Like many others, bikes for me were just a form of transportation, a method to get to where your friends were. I checked all the boxes for endurance sports in high-school, cross country running, track, and nordic skiing. Despite my height I was never very coordinated unless on snow and ice (thanks viking ancestors), so I never really got into other team sports. Most Spidermonkeys know of my love for bikes that are way too small and do not really fit me. My first “real” bike was a 2000 Schwinn Frontier, I used that bike from 2000 until 2008, when I nearly died riding it.
My transition from a runner to a dirt-bag did not take place overnight. My first year of college did not go well, I had tried to be a walk on for our schools D2 running team. In our first race I missed a course marker in the woods, and my first collegiate 8k race became a 25k. After this, I took two years off of school and coached a high-school nordic ski team and cross country running team. The head coach, an engineer, convinced me that there were bigger and better things, and in 2008 I went back to school to become a civil engineer. When I returned, I took my 1999 Schwinn on some trails meant for downhill mountain bikes. I came around a corner with too much speed and hit a jump I was not expecting. The crash split my helmet clean in two, I had a pretty terrible scar down the middle of my face, I had to endure people calling me “the boy who lived” my first months back, but I was hooked. I spent the next year with bike lust, working for the school and saving up to buy a new mountain bike.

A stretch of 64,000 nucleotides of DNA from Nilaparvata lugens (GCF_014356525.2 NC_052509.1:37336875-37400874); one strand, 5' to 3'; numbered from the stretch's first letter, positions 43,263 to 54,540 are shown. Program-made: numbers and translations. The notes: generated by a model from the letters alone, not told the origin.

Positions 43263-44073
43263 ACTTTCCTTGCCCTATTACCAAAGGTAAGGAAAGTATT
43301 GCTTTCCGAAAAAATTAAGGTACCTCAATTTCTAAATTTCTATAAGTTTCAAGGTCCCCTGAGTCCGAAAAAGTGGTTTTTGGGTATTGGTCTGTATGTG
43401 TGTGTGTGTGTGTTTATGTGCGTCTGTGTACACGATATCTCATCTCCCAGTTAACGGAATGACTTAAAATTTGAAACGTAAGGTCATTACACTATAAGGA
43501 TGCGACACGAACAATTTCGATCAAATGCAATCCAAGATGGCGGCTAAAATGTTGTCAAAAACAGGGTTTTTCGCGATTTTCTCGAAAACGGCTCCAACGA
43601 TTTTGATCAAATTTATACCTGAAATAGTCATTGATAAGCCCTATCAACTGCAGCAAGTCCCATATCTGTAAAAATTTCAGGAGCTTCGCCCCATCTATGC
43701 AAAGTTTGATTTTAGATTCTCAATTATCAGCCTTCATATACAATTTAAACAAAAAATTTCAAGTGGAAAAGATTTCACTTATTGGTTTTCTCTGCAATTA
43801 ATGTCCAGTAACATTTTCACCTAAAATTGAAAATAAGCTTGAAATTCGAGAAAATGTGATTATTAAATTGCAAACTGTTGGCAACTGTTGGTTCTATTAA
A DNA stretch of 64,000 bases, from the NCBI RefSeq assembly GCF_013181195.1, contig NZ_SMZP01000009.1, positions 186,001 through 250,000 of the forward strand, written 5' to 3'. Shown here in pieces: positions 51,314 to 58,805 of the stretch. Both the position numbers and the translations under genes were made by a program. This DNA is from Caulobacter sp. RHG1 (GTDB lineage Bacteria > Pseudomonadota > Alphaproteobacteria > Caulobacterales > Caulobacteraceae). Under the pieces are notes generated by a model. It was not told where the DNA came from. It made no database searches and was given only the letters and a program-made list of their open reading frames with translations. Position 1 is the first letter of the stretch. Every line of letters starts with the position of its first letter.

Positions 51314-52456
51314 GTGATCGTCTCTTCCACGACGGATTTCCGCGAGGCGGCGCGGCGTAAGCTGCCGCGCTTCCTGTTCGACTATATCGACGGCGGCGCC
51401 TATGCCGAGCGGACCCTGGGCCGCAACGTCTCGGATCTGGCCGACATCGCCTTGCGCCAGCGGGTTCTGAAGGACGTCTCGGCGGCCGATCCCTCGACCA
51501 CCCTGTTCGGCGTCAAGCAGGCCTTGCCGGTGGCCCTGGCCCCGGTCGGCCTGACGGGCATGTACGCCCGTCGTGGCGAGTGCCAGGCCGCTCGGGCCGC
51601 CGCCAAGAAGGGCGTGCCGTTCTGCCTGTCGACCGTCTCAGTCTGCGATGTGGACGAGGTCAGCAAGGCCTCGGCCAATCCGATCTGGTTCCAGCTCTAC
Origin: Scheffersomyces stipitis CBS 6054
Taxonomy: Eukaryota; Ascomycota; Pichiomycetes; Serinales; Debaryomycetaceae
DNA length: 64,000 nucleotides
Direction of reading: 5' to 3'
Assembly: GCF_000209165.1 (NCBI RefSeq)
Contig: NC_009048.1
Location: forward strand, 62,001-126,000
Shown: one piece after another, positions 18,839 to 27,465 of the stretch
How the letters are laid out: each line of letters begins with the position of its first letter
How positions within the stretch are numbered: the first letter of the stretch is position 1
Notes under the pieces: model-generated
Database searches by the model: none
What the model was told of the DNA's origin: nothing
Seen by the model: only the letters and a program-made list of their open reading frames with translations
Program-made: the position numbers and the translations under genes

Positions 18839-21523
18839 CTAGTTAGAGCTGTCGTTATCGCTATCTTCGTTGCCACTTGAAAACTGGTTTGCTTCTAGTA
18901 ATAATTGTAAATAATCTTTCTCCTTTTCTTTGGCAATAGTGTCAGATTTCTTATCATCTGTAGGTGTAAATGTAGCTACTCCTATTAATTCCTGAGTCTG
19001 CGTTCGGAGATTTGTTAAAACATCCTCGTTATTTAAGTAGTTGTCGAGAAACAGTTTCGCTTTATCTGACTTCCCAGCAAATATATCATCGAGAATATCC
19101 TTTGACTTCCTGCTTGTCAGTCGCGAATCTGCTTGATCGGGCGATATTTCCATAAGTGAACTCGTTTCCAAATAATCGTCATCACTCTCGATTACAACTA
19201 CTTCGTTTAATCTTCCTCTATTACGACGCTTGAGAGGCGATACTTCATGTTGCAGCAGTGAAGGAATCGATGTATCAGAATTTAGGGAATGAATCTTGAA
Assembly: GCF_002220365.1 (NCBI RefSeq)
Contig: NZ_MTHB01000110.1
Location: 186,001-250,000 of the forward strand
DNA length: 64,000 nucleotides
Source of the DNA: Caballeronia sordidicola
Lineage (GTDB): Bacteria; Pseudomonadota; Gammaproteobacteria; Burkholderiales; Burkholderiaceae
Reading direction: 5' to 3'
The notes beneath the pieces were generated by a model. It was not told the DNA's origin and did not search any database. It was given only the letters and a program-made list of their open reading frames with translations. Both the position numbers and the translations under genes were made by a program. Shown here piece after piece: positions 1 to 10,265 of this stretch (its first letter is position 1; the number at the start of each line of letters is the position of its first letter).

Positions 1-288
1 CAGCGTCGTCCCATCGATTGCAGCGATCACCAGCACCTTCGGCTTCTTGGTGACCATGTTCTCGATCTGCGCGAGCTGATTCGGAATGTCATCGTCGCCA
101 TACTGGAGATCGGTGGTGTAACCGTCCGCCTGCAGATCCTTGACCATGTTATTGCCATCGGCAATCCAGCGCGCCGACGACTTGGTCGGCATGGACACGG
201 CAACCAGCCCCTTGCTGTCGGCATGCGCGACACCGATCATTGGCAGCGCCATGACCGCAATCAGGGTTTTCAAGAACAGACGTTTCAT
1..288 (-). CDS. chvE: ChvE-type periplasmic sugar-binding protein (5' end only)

I was lucky enough to live in Michigan’s Upper Peninsula for 6 years. We were fortunate to have world class mountain bike trails right outside our door, a five minute pedal up the hill and you could be deep in the woods, not another person around. When others spent their breaks between classes in the library or eating at the union, we were rushing back out to grab our helmets, packs, and bikes to get another ride in. I’m sure 90% of the other students hated us, coming into class covered in mud, smelling ripe, and bleeding all over from a thousand cuts on our shins.
I used to believe that cycling, especially mountain biking, was a very solitary sport. In graduate school, afraid of the impending real world, I became active with our collegiate cycling team and club. For many of us mountain biking was a labor of love and much of our time spent off the bikes was building trails, jumps, and advocating for more funds to pursue our passion.
I have hopes that mountain biking will become bigger in Chicago and the Midwest in general, I’m particularly excited about the Big Marsh Project. Some of my fondest memories come from seeing how many bikes/people you can fit in a truck and hit the trails.
I moved to Chicago for work in January of 2014, I attended a few Spidermonkey events (Goldsprints for MS!) before officially joining at the Lacrosse Omnium in May. I’m fairly new to road cycling, to me it was always something to do to keep fit. I love the Spidermonkey group rides, the camaraderie at races (especially during cyclocross). Through the coming year I’m hoping to compete in longer distance events (Barry Roubaix/Dirty Kanza), some endurance mountain events, and WORS (Wisconsin Off-Road Series).
Photo Credits to Jayloo Photography.